01 Jul 2019

Being Sun Safe

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Ultraviolet (UV) radiation is a type of energy produced by the sun. UV rays are very harmful, they can cause premature ageing of the skin and signs of sun damage such as liver spots, actinic keratosis, and solar elastosis as well as skin cancer and sunburn.

There are 3 types of UV rays:
UVC Rays – Shortest waves do not penetrate the ozone layer or affect skin
UVB Rays – Longer waves that affect the epidermis, the top layer of skin and can cause sunburn
UVA Rays – Longest waves that affect the dermis, the deeper layer of skin, and cause photo ageing
and skin cancer.

Sunburn causes the skin to become red, sore, warm, tender and occasionally itchy for about a week, sunburn can increase your chances of developing serious health problems, such as skin cancer, in later life so it’s important to   try to avoid it.

What to do if you’re sunburnt:
• Cool the skin by sponging it with cold water or by having a cold bath or shower – applying a cold compress such as a cold flannel to the affected area may also help.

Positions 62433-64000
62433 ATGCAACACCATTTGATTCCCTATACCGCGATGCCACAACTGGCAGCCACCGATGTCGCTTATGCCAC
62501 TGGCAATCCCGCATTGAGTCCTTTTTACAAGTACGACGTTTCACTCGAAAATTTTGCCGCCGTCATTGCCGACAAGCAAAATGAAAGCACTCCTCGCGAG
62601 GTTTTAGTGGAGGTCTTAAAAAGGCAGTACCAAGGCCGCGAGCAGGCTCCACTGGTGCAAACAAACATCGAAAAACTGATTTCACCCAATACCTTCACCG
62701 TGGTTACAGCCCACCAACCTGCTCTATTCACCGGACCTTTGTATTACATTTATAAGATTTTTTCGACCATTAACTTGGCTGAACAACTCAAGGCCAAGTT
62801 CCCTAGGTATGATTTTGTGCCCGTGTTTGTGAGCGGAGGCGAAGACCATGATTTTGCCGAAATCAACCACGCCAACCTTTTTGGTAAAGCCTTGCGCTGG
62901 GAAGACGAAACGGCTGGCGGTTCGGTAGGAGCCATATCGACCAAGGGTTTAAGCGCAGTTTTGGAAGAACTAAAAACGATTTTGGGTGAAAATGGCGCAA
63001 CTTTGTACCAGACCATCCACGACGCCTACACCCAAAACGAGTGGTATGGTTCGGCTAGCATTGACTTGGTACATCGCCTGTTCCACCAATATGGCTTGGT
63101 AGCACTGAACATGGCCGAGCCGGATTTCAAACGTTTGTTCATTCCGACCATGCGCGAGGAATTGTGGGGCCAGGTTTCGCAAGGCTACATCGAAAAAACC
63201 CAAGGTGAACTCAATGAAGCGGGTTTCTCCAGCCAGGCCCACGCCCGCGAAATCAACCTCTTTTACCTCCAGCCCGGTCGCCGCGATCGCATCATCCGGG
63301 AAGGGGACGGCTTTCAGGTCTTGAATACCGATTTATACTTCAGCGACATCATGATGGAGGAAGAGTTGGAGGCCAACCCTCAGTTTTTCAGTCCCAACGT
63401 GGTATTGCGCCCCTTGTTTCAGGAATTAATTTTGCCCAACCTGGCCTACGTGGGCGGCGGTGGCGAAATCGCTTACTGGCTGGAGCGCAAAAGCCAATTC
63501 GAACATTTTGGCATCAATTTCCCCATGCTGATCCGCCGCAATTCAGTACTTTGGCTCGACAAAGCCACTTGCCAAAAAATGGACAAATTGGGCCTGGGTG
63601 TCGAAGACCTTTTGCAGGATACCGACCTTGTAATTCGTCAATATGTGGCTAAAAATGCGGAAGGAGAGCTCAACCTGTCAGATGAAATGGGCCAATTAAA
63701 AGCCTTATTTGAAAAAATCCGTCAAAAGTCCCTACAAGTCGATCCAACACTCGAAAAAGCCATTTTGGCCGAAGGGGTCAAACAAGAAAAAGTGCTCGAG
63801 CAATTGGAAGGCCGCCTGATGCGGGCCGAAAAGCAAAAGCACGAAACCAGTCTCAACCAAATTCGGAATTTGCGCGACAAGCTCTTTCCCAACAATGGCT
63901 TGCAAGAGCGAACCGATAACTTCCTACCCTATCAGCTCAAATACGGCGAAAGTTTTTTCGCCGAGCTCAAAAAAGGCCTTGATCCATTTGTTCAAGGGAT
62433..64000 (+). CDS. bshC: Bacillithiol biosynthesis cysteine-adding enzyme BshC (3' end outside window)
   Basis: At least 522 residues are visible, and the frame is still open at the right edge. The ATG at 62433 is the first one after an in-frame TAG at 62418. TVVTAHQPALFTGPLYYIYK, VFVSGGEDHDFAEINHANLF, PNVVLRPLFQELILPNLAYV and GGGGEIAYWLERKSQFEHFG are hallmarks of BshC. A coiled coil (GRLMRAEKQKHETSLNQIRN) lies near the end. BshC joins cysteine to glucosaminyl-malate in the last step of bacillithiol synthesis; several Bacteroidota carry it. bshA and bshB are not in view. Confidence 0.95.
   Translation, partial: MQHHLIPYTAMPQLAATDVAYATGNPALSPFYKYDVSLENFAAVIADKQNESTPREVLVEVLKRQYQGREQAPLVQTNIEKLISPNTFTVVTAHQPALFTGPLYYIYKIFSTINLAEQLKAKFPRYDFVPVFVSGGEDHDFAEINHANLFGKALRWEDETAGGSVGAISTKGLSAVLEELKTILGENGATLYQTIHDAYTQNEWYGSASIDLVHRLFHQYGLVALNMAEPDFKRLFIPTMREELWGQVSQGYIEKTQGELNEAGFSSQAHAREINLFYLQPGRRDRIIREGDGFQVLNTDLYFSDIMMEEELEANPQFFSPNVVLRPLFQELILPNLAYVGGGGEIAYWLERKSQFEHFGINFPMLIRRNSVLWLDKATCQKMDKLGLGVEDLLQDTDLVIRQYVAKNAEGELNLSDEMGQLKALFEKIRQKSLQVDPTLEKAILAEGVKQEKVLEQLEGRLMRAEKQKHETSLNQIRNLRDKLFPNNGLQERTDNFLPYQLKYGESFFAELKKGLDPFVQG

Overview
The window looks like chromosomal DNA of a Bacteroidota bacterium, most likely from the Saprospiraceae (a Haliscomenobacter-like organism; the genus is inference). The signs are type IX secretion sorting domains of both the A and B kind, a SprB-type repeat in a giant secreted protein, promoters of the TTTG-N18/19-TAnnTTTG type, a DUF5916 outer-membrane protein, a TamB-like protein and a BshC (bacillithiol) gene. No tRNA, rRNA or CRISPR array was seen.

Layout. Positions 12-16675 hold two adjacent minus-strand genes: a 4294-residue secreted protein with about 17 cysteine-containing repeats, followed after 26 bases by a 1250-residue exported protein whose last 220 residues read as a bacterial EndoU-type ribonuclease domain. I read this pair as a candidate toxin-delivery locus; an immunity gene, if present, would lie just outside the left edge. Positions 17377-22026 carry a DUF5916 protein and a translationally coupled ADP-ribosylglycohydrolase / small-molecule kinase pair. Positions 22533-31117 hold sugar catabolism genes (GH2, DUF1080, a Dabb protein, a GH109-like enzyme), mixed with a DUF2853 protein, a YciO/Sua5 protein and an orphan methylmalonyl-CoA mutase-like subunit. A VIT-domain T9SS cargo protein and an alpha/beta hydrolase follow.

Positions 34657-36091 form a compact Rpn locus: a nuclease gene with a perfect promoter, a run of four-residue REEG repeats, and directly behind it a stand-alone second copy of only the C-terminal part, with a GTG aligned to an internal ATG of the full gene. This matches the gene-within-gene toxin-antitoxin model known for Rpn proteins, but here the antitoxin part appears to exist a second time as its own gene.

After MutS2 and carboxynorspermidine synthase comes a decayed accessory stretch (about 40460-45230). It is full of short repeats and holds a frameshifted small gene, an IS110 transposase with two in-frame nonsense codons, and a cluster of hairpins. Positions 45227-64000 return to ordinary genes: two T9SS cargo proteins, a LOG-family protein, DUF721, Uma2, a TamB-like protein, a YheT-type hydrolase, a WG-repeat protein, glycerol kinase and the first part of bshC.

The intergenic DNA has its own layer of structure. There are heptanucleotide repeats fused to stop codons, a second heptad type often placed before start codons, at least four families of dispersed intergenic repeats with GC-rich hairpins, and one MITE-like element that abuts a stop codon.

• Drink plenty of fluids to cool you down and prevent dehydration.
• Apply a water-based emollient or petroleum jelly (such as Vaseline) to keep your skin cool and moist.
• Take painkillers such as ibuprofen or paracetamol to relieve any pain.


Things to avoid if sunburnt:

• Wearing tight clothes – they can lea d to more intense swelling and blisters
• Using scented aloe, alcohol based creams and chemical based sunscreen- can irritate skin even more
• Not hydrating
• covering it up with makeup –can increase your risk for infection or allergic reaction
• Not taking anti-inflammatory medication right away


You are at risk of sun burn if you:

  • have pale, white or light brown skin
  • have freckles or red or fair hair
  • tend to burn rather than tan
  • have many moles
  • have skin problems relating to a medical condition
  • are only exposed to intense sun occasionally – for example, while on holiday
  • are in a hot country where the sun is particularly intense
  • have a family history of skin cancer.


To avoid sunburn skin should be protected from strong sunlight by covering up with suitable clothing, seeking shade and applying sunscreen.
In the UK, the risk of getting sunburnt is highest from March to October, particularly from 11am to 3pm, when the sun’s rays are strongest so avoid staying out in these hours for long periods of time.
One of the benefits of exposure to sunlight is formation of vitamin D in the skin which plays an important role in many functions of our body.The recommended amount of sunlight exposure is 10–30 minutes of midday sunlight, several times per week while people with darker skin may need a little more than this.


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